Affordable 12-Gauge O/U Shotguns: Two Spanish Imports Go At It

The best place to field-test any shotgun is on live birds, but because so much of our testing is done out of season, we only infrequently get to pop a cap at the real thing. However, we recently got to test two inexpensive over/unders on high-flying whitewing and mourning doves in Uvalde, Texas, and we came away with what we believe are some valuable real-world insights into the performance of these two guns.

Winchester and Franchi Duel in Affordable 12 Gauge Showdown

Finding an affordable over/under is getting easier to do, depending on what you mean by affordable. For many, the cutoff is at $1,000; for others, it's $1,500, and so on. For some, price is no object.

But everyone wants a gun they can shoot, and such a gun is worth its weight in gold, irrespective of what it costs. We recently had a chance to try two shotguns from U.S. Repeating Arms Co. and Franchi that held out hope of being good shooters that wouldn't break the bank. The guns were USRAC/Winchester's Supreme Field, which carries an MSRP of $1,383, and the $1,275 Franchi Alcione Field. Here's what we found:

12-Gauge Test: Norinco 99 Versus Baikal Bounty Hunter II IZH-43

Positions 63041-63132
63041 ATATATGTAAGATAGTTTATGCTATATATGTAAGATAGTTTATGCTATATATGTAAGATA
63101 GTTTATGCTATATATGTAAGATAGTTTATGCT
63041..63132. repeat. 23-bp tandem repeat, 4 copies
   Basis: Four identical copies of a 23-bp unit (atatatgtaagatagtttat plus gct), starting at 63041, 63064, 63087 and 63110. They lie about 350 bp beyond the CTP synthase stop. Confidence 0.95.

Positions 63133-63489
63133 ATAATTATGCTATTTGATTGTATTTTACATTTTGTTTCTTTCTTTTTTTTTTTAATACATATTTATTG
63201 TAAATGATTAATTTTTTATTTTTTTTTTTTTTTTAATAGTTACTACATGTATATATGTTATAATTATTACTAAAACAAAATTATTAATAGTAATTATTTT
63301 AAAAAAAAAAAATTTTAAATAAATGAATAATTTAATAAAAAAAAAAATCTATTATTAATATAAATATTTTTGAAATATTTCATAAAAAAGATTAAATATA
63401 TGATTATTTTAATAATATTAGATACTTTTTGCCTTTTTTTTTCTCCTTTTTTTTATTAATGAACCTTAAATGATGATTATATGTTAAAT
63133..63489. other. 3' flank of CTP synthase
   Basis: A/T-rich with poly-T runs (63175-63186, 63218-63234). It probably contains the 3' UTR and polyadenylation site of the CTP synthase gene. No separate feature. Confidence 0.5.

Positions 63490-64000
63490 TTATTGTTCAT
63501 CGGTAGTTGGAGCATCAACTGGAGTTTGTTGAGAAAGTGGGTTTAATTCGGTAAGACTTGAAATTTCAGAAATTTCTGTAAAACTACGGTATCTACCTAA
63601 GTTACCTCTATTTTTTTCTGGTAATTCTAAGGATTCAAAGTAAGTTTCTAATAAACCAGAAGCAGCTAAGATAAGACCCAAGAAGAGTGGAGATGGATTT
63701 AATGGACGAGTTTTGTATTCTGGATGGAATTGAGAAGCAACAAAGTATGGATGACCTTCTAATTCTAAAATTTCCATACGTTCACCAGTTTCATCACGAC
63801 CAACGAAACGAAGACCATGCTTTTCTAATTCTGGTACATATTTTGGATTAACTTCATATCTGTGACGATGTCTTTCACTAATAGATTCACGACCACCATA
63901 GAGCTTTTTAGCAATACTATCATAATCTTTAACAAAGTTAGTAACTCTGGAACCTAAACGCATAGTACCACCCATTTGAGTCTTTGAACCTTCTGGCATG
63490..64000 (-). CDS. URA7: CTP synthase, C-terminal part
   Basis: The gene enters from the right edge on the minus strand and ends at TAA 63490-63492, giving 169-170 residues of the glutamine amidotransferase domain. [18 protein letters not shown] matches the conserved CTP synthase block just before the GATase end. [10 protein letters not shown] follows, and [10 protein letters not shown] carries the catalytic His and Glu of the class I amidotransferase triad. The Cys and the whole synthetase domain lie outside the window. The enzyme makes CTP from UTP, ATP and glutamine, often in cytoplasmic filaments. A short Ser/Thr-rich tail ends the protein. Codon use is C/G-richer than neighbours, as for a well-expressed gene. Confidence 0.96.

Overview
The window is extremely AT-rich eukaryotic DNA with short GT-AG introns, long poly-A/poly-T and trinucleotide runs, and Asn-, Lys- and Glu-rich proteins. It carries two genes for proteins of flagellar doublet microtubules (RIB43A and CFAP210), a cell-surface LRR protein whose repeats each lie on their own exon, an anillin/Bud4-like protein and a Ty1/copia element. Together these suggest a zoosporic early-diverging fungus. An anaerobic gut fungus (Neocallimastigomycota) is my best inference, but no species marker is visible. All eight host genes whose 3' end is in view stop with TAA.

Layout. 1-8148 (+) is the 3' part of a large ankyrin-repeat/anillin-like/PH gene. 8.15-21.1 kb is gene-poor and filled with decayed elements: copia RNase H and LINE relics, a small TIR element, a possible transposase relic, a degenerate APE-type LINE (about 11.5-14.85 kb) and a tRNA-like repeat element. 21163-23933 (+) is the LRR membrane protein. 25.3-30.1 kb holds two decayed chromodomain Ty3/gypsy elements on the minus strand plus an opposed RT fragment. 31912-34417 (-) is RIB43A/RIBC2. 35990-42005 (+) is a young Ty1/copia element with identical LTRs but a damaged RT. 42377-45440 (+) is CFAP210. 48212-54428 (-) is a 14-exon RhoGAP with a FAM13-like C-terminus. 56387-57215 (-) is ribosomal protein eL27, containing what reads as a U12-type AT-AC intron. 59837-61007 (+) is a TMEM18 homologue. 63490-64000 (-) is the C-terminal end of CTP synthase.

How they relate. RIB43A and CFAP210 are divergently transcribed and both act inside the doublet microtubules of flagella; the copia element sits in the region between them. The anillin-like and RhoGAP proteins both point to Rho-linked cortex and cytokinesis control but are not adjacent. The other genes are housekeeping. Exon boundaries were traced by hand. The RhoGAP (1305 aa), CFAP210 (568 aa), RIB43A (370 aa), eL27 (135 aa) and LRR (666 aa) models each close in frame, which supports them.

The side-by-side has largely fallen from favor—witness the paucity of them in most companies' lines. But we test two inexpensive models to see what they offer the budget-minded shooter.

Remington Versus SIG: Which Over/Under 12 Gauge Is Ideal?

By name, it's the Remington, but it's a load to shoot. The SIG Arms Aurora is a faster, slicker product, in our estimation.

12-Gauge Shotguns for Field and Range: Buy the Browning Citori

In a head-to-head test of stack-barrel 12 gauges, we thought the Citori Lightning Grade I, $1,432, offered more bang for the buck than Ruger's $1,369 Red Label.

Classy O/U 12 Gauges: Bargain Shotguns For Only $2,500?

How much do you need to spend to get a really good O/U? Just this year someone bought a fine O/U .410, made by Woodward in 1940, for $200,500 at auction. He obviously thought it was worth it. But must you spend into five figures for a really good O/U? Probably not. Can you buy a really fine O/U for less than a grand? Again, probably not, though there are exceptions. If you can get a good O/U like a Ruger Red Label for around $1,200, why should you spend twice that? Things that might be important include fine wood, superior inletting, hand fitting of all metal and wood parts, engraving, better wood and metal finishes, superior balance and handling, and you take it from there. Only you can tel...